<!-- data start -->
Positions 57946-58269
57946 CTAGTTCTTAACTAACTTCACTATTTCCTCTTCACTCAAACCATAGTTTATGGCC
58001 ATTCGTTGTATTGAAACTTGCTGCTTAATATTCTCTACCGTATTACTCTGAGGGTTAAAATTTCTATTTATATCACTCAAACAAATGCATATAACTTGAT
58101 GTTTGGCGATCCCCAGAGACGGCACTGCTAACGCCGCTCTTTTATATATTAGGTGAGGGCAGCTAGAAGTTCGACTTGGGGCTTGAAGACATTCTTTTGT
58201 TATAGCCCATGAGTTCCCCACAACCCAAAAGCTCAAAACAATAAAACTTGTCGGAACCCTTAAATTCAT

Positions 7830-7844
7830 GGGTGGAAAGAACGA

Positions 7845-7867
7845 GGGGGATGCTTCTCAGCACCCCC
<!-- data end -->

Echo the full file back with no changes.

Positions 57946-58269
57946 CTAGTTCTTAACTAACTTCACTATTTCCTCTTCACTCAAACCATAGTTTATGGCC
58001 ATTCGTTGTATTGAAACTTGCTGCTTAATATTCTCTACCGTATTACTCTGAGGGTTAAAATTTCTATTTATATCACTCAAACAAATGCATATAACTTGAT
58101 GTTTGGCGATCCCCAGAGACGGCACTGCTAACGCCGCTCTTTTATATATTAGGTGAGGGCAGCTAGAAGTTCGACTTGGGGCTTGAAGACATTCTTTTGT
58201 TATAGCCCATGAGTTCCCCACAACCCAAAAGCTCAAAACAATAAAACTTGTCGGAACCCTTAAATTCAT

Positions 7830-7844
7830 GGGTGGAAAGAACGA

Positions 7845-7867
7845 GGGGGATGCTTCTCAGCACCCCC